Sinus Rhythm: ECG, AFib, Arrhythmias, and More

Medically Reviewed By Uzochukwu Ibe, MD, MPH
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Sinus rhythm is the rhythmic beating of your heart. Electrical activity controls your heart beating. Normal heart rhythm, or normal sinus rhythm, refers to the rhythm of a regular, healthy heart. In contrast, arrhythmia is when your heart beats out of rhythm. Some types of arrhythmias are not dangerous. However, others can prevent your blood from carrying oxygen to the body. Occasionally, arrhythmias can increase your risk of heart-related issues, such as stroke.

This article will describe how your heart beats, what rhythms it can have, and what tests can measure your sinus rhythm. It will also discuss some symptoms and treatment options for different arrhythmias.

What is sinus rhythm? 

A series of hearts
Juan Moyano/Stocksy United

A sinus rhythm refers to the rhythm of the heart beating, which starts in the sinus node. An internal pacemaker sends electric signals to power your beating heart. These electrical signals tell your heart to pump blood at a timed pace. Every time your heart beats, it sends blood through the body. In just 1 day, your heart will beat over 100,000 times.

Your heart will alter its rate and rhythm based on your activity level. For instance, exercise requires a faster rate and rhythm because your body needs more oxygen.

When your body is resting, your muscles need less oxygen. Therefore, your heart rate and rhythm will be slower.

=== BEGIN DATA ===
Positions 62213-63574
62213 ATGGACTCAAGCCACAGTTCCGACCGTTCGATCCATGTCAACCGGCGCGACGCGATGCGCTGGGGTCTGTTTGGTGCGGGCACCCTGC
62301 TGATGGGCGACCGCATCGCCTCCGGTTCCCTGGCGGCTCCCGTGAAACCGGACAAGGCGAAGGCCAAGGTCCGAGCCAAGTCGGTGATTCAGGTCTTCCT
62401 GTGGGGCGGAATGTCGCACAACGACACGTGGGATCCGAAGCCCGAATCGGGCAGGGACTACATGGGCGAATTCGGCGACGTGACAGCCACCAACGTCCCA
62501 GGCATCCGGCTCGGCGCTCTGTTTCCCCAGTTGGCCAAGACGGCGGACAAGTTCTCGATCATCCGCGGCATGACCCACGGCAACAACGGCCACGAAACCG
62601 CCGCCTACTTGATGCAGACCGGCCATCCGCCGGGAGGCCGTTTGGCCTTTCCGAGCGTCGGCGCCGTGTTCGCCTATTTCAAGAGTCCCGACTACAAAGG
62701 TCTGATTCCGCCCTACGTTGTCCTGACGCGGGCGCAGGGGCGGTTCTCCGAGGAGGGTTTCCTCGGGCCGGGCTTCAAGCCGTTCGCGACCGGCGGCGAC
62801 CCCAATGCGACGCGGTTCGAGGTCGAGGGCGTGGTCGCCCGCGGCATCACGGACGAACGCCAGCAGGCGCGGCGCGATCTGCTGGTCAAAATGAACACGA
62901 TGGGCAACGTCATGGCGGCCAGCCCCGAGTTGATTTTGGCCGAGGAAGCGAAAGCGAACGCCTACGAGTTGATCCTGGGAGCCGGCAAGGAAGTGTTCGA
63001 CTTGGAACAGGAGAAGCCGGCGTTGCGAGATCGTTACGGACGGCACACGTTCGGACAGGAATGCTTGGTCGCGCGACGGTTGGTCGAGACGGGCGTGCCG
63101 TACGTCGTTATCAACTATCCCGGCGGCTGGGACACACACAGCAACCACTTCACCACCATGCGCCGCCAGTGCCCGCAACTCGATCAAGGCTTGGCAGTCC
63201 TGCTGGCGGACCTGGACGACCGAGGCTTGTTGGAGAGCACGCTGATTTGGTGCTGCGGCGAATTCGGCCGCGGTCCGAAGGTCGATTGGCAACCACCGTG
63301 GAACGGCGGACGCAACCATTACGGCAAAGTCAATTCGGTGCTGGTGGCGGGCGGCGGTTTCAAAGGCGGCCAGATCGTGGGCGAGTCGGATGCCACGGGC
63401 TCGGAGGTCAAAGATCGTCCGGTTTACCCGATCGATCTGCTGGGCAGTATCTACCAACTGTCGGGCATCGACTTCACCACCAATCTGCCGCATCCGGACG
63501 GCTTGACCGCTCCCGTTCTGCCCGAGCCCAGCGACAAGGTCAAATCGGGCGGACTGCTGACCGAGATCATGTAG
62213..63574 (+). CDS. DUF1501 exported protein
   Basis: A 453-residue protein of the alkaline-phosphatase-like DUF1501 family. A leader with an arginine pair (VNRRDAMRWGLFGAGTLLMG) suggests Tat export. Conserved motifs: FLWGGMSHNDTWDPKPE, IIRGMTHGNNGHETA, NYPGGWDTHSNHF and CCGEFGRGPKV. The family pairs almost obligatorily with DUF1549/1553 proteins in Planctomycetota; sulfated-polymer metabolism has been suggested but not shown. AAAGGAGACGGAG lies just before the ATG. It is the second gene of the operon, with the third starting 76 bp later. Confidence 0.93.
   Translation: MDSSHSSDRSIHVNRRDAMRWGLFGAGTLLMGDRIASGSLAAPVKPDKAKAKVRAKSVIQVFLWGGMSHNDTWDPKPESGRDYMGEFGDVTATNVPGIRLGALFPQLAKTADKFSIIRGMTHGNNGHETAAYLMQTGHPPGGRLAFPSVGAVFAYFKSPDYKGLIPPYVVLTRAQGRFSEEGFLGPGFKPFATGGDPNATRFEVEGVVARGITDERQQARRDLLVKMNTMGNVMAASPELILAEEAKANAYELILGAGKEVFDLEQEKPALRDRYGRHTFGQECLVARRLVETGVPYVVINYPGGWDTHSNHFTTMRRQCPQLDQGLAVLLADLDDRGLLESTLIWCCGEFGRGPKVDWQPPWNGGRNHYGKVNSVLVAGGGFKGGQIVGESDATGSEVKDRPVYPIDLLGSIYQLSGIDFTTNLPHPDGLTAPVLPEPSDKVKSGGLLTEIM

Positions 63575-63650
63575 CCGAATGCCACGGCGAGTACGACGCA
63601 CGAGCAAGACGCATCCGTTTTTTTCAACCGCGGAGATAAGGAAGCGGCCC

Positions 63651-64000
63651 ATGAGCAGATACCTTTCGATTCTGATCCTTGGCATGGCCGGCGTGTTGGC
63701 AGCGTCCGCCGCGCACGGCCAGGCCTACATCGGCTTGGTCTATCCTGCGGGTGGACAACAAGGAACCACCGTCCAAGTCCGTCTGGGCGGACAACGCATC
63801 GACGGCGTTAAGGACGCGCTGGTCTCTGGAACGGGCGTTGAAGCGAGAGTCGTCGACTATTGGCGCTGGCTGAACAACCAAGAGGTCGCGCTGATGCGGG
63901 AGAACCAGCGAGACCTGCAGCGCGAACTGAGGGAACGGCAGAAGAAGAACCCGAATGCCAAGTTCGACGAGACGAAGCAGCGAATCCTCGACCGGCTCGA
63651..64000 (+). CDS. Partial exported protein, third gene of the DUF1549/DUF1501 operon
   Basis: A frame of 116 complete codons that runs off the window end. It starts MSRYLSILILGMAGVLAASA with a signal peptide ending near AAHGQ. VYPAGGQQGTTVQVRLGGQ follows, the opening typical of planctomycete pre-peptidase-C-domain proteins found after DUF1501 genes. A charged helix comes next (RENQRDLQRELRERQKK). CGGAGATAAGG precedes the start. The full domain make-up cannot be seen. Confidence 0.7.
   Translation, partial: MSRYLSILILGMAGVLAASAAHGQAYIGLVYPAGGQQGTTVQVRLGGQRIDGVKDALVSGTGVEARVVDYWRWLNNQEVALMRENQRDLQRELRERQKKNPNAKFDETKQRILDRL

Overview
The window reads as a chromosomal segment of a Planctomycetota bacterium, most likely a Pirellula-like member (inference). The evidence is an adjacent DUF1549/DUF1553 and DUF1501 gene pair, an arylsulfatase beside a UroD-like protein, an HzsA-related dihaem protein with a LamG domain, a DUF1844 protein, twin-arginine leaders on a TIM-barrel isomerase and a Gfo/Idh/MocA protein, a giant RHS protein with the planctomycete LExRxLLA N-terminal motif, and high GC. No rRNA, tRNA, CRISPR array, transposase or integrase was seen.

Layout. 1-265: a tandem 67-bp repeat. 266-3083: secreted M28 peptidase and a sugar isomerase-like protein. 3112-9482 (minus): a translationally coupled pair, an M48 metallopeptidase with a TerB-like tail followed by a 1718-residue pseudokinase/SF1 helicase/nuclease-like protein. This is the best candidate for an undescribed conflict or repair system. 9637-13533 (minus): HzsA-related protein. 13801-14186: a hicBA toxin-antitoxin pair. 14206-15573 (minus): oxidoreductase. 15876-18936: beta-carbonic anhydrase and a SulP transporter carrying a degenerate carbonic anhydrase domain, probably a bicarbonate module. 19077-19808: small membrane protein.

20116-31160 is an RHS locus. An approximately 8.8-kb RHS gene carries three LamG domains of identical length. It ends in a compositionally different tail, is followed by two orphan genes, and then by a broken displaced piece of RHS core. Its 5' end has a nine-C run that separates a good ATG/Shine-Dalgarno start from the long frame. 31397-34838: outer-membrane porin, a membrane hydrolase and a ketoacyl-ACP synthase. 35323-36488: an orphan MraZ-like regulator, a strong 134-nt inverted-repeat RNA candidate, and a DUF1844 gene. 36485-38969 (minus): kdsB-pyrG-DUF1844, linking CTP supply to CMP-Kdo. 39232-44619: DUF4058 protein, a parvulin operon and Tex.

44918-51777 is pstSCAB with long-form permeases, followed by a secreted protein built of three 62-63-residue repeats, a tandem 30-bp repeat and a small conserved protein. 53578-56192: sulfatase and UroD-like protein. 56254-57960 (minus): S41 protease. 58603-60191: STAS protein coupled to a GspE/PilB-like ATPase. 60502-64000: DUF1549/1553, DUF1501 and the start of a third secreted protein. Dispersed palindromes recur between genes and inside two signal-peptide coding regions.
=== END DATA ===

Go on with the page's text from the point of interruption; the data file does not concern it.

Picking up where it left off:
The heart also pumps blood to carry nutrients to your organs and carry away waste products. If your heart cannot pump at a regular rate and rhythm, your organs may not be able to function.

Normal sinus rhythm

Normal sinus rhythm is a healthy heart’s standard rhythm or pattern of beats. In a normal sinus rhythm, your heart does not skip or add any beats.

Heart rhythm vs. heart rate

Your heart rhythm, or sinus rhythm, is the pattern at which it beats. In contrast, your heart rate is how many times your heart beats in 1 minute.

A full heartbeat is when your heart contracts and relaxes. At rest, a typical adult should expect their heart rate to be 60–100 beats per minute (bpm). Stress, caffeine, illness, and exercise can all cause temporary increases in your heart rate. 

Learn more about normal heart rate ranges and when to contact a doctor.

What is an ECG?

An ECG is a test to measure the rhythm and rate of your heartbeat. During this test, your healthcare team will place stickers on your torso. A machine will read the electrical current as it moves through your heart.

An ECG helps identify if your heart is in a normal sinus rhythm or if any arrhythmias are present. An arrhythmia is when your heart beats at an irregular rhythm. If an arrhythmia is present, an ECG will determine what part of the heart causes it.

If you have ever felt your heart skip a beat, you may have experienced a premature heart contraction. After a premature heart contraction, the next heartbeat may be more forceful. An ECG will help your doctor determine whether you have a premature contraction.

There are two types of premature contractions: premature atrial contraction and premature ventricular contraction.

Premature atrial contractions are extra heartbeats originating from the upper chambers of your heart. In contrast, premature ventricular contractions are extra heartbeats originating from the heart’s lower chambers.

These premature contractions can cause your sinus rhythm to become irregular.

An occasional extra heartbeat is typical and does not always indicate a serious condition. However, consistent premature atrial contractions can cause atrial fibrillation (AFib). If you regularly feel skipped or forceful heartbeats, contact your doctor.

Atrial fibrillation 

Atrial fibrillation (AFib) is a potentially serious heart condition. About 2.7 million people in the United States have AFib. During this arrhythmia, the upper chambers of your heart quiver instead of beat. This erratic quivering throws your sinus rhythm off track.